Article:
Tribal belt in central India not shared fruits of growth: Jairam Ramesh

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April 23, 2012

New Delhi: The tribal belt in central India has not shared fruits of high economic growth witnessed by the country over the past few years; Rural Development Minister Jairam Ramesh said Friday and added that the proposed Bharat Rural Livelihood Foundation (BRLF) will help take benefits of development to these areas.

April 23, 2012

New Delhi: The tribal belt in central India has not shared fruits of high economic growth witnessed by the country over the past few years; Rural Development Minister Jairam Ramesh said Friday and added that the proposed Bharat Rural Livelihood Foundation (BRLF) will help take benefits of development to these areas.

Addressing a seminar on "Role of Private Philanthropy in Social Development," organized by Professional Assistance for Development Action (PRADAN) here, Ramesh said the tribals in central India feel marginalized.

"The primary objective of the foundation is to work in the central tribal belt," he said.

The BRLF is slated to have a Rs.1,000 crore corpus, half of it from the private sector.

Ramesh said BRLF will be a lean organization which will help scale up activities of organizations such as PRADAN, which work in rural areas to help people come out of poverty.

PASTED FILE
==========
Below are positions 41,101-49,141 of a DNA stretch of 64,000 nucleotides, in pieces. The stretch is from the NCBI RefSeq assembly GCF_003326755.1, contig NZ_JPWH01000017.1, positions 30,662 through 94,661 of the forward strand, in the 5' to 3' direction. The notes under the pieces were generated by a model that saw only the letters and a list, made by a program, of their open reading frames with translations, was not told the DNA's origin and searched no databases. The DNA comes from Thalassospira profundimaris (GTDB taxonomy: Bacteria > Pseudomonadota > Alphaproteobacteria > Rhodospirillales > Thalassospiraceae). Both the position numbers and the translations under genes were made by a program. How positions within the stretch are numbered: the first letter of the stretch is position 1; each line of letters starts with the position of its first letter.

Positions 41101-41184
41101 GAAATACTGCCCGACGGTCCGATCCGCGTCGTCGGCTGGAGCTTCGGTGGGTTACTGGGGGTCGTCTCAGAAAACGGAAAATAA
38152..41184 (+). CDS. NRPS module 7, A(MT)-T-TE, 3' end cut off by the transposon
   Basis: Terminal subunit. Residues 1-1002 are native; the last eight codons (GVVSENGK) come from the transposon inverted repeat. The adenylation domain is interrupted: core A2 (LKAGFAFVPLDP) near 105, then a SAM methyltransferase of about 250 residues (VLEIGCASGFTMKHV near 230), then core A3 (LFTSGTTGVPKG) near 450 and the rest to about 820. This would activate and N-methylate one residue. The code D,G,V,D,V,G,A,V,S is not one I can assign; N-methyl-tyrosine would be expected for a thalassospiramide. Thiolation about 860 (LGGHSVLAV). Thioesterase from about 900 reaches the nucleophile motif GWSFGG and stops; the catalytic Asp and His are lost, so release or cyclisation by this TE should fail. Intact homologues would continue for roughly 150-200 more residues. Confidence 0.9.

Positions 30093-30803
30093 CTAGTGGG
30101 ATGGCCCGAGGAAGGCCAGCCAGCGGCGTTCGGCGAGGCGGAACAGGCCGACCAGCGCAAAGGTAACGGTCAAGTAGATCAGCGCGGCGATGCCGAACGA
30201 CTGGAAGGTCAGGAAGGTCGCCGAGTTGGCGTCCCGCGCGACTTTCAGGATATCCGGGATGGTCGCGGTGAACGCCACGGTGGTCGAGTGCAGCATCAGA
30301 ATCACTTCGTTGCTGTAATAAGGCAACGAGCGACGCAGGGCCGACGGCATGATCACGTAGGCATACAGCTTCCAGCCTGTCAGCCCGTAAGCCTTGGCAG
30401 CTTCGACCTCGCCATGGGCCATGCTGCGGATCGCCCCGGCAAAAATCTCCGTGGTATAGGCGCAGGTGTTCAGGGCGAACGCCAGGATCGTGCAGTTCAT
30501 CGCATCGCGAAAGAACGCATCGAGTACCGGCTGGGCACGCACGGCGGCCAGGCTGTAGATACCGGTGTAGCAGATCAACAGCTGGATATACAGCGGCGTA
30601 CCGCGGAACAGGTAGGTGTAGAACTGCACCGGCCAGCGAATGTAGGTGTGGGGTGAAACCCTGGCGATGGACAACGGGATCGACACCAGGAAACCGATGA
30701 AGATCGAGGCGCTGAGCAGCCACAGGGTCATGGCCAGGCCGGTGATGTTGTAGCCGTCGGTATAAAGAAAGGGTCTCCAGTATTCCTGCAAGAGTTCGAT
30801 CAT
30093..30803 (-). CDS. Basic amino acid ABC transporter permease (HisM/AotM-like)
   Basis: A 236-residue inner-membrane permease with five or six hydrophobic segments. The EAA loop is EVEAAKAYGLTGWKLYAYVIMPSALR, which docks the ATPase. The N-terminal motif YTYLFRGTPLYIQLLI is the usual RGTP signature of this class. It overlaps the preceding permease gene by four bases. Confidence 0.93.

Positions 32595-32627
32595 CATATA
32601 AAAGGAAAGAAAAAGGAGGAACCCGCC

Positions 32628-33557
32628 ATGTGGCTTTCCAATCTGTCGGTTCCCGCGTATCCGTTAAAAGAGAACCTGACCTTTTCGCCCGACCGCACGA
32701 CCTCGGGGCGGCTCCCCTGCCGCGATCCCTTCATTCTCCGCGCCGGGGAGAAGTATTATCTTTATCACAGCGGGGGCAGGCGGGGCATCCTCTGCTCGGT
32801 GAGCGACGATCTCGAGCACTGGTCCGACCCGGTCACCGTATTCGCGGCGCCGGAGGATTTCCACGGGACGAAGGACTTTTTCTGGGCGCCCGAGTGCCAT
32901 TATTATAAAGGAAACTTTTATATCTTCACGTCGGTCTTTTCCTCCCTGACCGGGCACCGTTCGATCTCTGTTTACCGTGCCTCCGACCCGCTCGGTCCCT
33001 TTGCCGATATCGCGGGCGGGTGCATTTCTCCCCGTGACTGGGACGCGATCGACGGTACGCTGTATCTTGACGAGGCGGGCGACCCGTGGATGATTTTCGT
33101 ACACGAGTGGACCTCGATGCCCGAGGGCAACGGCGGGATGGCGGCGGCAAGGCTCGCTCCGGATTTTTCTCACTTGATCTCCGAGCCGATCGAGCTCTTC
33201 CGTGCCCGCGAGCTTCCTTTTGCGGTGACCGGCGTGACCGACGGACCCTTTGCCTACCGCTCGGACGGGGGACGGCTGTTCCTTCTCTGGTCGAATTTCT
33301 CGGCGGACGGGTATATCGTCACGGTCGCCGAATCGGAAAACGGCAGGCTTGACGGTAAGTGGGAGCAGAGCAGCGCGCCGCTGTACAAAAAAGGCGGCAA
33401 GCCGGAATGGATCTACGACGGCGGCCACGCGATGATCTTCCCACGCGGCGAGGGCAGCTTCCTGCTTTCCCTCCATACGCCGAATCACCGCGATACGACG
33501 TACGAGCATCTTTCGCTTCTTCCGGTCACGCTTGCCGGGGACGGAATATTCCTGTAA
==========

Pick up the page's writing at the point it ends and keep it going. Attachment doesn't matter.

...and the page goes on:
He said BRLF would have functionaries in place in "four to six months" and will be good channel for companies looking to fulfill their obligations of corporate social responsibility.

Ramesh also referred to the government's initiative of Prime Minister's Rural Development Fellows, which allows young post-graduates to work in rural areas for two years.

He said 156 young person’s had been selected as fellows under the programme.

Ramesh said his ministry will provide funds for setting up university chairs for study in development practice.

The seminar had been organized to mark 30 years of PRADAN, an organization working with the poor in marginalized and isolated villages of central and eastern India to enable them to live a life of dignity.

Founded in 1983, PRADAN has 400 professionals working across seven states and works with nearly 2.5 lakh families.

Deep Joshi, co-founder of PRADAN, said that country's rural population would remain sizeable despite trends towards urbanization and part of the effort to improve lives of the marginalized sections had to go in raising their confidence.


Courtesy: IANS